Tuesday, 5 November 2019

Why I Hate the Tories


I am from a Labour party supporting background, raised in local authority housing, schooled and paid for and maintained in higher education by the same municipality, a Labour run council. My dad was a shop steward in the engineering union too, so it’s no surprise then that I have never even considered supporting the Tory party. It always seemed to me that the Tories did not represent my interests, rather they are the party of the wealthy establishment and the ‘bosses.’ 

I was 17 when Margaret Thatcher became Tory prime minister in 1979, and I remember being furious that I was not allowed to vote in that election, when older people, who I considered ignorant of politics were. Thatcher set about destroying the political post second world war consensus, often referred to as ‘welfare capitalism.’ The welfare state, which had served me and others like me so well, was consigned to dust bin of history and replaced with rampant individualism, privatisation of public assets, the neutering of trade unions, tax cuts for the rich, promoting inequality and a nasty patriotism bordering on jingoism.

Through the following 18 long years, first with Thatcher as leader, then John Major, all of these things came to pass, turning the country into a neo-liberal front runner in the process. Communities that were once characterised by social solidarity, like mining communities, turned into barren wastelands, where good jobs were scarce and money hard to come by. An attitude of ‘bugger everyone else, me, me, me, reigned in place of the old esprit de corps.

I can still remember vividly election night in 1997, when the Tories were spectacularly booted out of office, with big political names losing their seats, culminating in arch Thatcherite Michael Portillo losing a pretty safe majority in his constituency. The night just kept getting better. But Thatcher had managed to change the Labour party into a paler shade of the Tories, and we didn’t have to wait long for the disappointment to manifest itself with the New Labour government. The essentially neo-liberal policies continued, with a few of the rougher edges smoothed off.

The final straw for me was the Iraq war, when I decided that I could no longer vote for the Labour party, and a year or so later, I joined the Green party. It wasn’t an easy decision given my background, but I felt that Labour no longer represented my interests and I was becoming increasingly alarmed by climate change.

Since Jeremy Corbyn was elected leader of the Labour party in 2015, it does now look more like its old self, although not nearly as left wing as the right wing media would have you believe. Labour does though offer an alternative to the type of policies that been inflicted on the country for the last forty years.

The Tories of course made a comeback in 2010, and we have suffered a further nine years of their misrule, aided and abetted by first by the Lib Dems and then with the bigots of the DUP. A new nastiness has been a feature of the current Tory government, with the disgraceful demonisation of benefit claimants, and a cruel regime of sanctions on the most vulnerable in our society. The numbers of rough sleepers has rocketed and local authority budgets have been slashed leaving them only as procurers of some, mainly statutory, public services.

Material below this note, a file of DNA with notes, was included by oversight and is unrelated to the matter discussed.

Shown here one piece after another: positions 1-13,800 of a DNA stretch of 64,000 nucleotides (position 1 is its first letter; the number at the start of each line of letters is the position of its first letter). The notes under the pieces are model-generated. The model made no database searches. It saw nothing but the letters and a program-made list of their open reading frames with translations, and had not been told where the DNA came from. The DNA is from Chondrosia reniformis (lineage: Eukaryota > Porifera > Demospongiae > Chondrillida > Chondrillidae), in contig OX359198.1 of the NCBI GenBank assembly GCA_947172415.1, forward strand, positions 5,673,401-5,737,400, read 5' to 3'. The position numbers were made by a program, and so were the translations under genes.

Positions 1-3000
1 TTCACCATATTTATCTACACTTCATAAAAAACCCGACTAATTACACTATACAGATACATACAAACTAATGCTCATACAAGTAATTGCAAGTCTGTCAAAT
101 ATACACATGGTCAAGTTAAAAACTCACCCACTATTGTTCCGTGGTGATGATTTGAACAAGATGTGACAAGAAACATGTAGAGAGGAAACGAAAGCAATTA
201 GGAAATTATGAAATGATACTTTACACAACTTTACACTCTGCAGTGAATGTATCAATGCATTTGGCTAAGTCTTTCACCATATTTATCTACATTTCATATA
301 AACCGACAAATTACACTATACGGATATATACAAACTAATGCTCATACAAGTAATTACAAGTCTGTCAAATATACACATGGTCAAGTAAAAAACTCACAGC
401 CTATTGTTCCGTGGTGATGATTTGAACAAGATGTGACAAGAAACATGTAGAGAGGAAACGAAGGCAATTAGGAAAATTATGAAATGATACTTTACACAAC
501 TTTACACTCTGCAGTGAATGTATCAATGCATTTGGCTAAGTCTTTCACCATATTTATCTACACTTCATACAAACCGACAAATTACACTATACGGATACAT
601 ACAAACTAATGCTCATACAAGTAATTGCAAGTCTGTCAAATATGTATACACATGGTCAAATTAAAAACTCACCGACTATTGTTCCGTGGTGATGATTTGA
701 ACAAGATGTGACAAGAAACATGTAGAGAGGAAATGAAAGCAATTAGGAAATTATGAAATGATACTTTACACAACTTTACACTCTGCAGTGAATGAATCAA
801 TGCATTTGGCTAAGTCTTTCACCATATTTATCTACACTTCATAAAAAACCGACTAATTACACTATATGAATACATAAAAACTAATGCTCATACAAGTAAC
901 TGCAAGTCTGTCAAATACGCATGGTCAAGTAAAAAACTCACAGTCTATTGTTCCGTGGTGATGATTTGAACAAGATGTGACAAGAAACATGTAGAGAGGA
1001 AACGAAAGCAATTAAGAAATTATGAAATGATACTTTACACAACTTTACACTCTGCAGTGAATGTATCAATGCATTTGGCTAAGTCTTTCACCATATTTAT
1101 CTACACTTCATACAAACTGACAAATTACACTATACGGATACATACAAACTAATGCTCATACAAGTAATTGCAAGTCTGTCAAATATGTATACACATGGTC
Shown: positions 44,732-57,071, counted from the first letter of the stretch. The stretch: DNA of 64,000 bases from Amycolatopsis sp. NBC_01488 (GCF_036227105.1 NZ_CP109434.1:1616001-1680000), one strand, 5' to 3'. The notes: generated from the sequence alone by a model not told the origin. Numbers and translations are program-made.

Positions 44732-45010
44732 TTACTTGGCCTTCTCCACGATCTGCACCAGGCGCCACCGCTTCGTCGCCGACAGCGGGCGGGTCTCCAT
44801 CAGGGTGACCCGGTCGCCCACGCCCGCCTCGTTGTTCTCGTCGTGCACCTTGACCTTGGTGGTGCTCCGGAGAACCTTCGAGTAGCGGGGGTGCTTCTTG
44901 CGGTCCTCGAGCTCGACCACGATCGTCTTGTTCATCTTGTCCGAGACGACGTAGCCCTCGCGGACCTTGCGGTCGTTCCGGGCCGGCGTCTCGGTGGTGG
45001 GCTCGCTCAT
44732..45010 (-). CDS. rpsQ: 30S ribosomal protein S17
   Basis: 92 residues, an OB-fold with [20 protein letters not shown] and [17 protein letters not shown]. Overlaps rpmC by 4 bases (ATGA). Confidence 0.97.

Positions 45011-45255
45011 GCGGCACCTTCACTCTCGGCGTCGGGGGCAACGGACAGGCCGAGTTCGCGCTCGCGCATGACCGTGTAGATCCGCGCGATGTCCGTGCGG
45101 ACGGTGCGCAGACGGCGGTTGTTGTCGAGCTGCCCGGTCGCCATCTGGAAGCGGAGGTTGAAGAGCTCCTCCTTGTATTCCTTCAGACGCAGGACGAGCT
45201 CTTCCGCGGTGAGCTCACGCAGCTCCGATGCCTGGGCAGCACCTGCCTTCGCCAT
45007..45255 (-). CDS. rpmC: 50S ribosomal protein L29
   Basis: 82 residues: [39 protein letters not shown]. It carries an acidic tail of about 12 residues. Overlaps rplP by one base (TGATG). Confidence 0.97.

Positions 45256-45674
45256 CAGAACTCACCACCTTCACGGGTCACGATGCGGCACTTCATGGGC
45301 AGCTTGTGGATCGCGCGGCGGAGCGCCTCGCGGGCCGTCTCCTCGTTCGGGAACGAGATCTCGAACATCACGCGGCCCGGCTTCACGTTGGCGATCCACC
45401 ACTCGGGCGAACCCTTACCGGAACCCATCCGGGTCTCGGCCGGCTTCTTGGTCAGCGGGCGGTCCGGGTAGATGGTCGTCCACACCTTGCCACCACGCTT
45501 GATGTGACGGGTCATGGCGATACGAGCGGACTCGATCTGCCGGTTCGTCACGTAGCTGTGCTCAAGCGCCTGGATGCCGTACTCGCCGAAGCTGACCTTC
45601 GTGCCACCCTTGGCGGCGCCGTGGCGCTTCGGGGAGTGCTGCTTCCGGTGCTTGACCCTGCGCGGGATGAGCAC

This will get even worse if the Tories are re-elected, with the prospect of the NHS being sold off to US corporations, a removal of employment and environmental protections, and sub-standard regulations on the food we eat. It is the only way we will be ‘competitive’ once we leave the EU, if we do.  

Wages in the public sector have fallen in real terms by something like £5,000 per year, per person since 2010, when the fetish for austerity was inflicted by the Tories on the nation. A policy that has made matters worse, since the national debt has almost doubled over the last nine years, whilst the Tories talk of ‘sound money’ and ‘economic competence’ but the facts speak for themselves. The country has been screwed, but the wealthy continue to get richer.

And then there is Brexit. There was no clamour for a referendum on leaving the European Union (EU) in the country, only in the Tory party. UKIP never won a Parliamentary election, other than Tory defectors. The Tories latest austerity policies, together with the neo-liberal ethos introduced by Thatcher and continued by New Labour, by and large, led to the feeling that the referendum was seen by many as a golden opportunity to ‘stick it up the establishment,’ and of course this was enough to produce a vote to leave the EU.

The handling of Brexit has been a textbook exercise in rank incompetence, as the in-fighting in the Tory party continues with its obsession with the EU, while the country sees a spike in hate crimes. The Tories don’t care about the country though, only their own fixation with Europe.

So there you have it. An uncaring party which screws the poorest to benefit the richest people. Why people with little or nothing to ‘conserve’ ever vote for them is a complete mystery to me, but even if I was rich, there is no way I could vote for these mendacious bastards. Like 1979 the forthcoming General Election is a water shed election. Do whatever it takes to kick the Tories out on December 12.   

1 comment:

  1. Exactly how I see it too. Word for word. Scarily identical to my view of the years from 1979 on.

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